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HOME : Pre-Columbian Art : Pre-Columbian Masterpieces : Casas Grandes Sculpture in the Form of a Woman
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Casas Grandes Sculpture in the Form of a Woman - PF.6128
Origin: Mexico
Circa: 1160 AD to 1260 AD
Dimensions: 7.5" (19.1cm) high
Collection: Pre-Columbian
Style: Casas Grandes
Medium: Terracotta


Location: United States
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Description
In the region of what is now the vast desert of Northern Chihuahua there once existed a great cultural and trading center known as Casas Grandes. Raw materials such as seashells and tortoise shells were imported, stored, and later worked into jewelry and religious items by Casas Grandes artisans. A wide variety of distinctive pottery was made locally and traded for other styles from regions in the north, including the Anasazi from modern Arizona, via well-worn trails. The cities architecture and public works suggest the presence of an organized government. Similar to the Anasazi, this thriving indigenous society seemed to suddenly vanish, leaving behind nothing more than scorched buildings, deteriorating artifacts, and human and animal remains; frustrating clues for scientists to speculate over the rich cultural traditions of the Casas Grandes pueblo people and their sudden demise.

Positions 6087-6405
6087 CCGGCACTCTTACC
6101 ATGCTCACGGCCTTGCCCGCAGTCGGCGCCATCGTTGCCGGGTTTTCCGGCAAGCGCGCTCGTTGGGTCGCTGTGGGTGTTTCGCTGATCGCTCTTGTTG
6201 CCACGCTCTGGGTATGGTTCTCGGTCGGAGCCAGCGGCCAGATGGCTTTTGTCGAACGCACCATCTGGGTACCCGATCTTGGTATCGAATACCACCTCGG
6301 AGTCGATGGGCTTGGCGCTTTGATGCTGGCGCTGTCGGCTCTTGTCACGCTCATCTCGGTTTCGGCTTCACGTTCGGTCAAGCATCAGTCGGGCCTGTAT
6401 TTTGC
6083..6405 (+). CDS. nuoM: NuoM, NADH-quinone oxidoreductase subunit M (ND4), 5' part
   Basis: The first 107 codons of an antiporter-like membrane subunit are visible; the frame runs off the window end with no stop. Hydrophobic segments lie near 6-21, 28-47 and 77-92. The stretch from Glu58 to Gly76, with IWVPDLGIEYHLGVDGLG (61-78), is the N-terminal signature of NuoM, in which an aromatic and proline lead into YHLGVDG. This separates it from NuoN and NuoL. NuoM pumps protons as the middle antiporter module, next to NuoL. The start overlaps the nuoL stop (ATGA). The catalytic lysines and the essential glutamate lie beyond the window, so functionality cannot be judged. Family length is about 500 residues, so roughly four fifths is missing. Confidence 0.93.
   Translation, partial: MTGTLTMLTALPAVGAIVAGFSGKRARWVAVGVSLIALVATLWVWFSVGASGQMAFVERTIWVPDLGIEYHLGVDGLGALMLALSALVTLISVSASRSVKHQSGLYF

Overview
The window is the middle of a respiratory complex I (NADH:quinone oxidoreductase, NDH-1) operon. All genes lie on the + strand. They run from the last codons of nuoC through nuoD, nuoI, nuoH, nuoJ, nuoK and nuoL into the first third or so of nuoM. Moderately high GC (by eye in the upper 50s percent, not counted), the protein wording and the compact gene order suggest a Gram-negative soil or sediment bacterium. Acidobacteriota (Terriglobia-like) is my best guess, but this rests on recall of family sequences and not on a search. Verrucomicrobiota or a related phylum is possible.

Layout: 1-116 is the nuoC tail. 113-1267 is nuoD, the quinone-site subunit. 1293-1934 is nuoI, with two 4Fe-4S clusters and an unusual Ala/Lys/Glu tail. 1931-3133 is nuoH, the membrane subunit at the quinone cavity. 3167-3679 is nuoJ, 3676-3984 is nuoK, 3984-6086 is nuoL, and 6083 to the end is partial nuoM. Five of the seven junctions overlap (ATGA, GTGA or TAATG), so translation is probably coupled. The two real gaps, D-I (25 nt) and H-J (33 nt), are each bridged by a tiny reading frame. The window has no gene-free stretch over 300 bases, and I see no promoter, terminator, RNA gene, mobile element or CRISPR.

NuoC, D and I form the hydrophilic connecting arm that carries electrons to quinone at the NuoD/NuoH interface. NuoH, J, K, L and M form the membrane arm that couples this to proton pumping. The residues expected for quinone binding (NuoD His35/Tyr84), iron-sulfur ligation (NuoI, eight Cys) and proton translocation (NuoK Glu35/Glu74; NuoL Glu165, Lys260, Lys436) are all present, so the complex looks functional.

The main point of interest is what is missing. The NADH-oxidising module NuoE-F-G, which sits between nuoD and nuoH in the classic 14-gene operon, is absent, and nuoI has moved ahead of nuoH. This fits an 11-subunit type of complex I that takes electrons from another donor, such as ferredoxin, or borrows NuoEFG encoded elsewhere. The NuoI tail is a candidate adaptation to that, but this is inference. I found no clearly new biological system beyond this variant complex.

While anthropomorphic vessels are common in Casas Grandes art, the human figure is generally adapted to the form of the vessel. However, in this exceptional work, the vessel conforms to the contours of the human female body: the rear protrudes into two bulging buttocks and the front stomach swells, suggesting that she is pregnant. Her breasts, arms and legs emerge from the pot and she appears as if seated. Long, flowing hair bound by a red headband covers her head and shoulders. The details of her facial features are clearly modeled including her pupils and nostrils. The surface of the pot has been decorated in gorgeous angular, abstract motifs characteristic of the Casas Grandes style, revealing the influences of their northern neighbors such as the Anasazi. The rich red and black polychrome of the painted decoration enliven the work with a sophisticated charm and grace. Who might this woman represent? A priestess? The wife of a ruler? Or perhaps, a ruler herself? Gazing upon this vessel, we are confronted by the image of an individual from a lost civilization. Although her culture and her people have vanished, this vessel attests to the fact of their existence and highly developed culture. Works such as this vessel are the last echoes of a dying civilizations final cry.
- (PF.6128)

 

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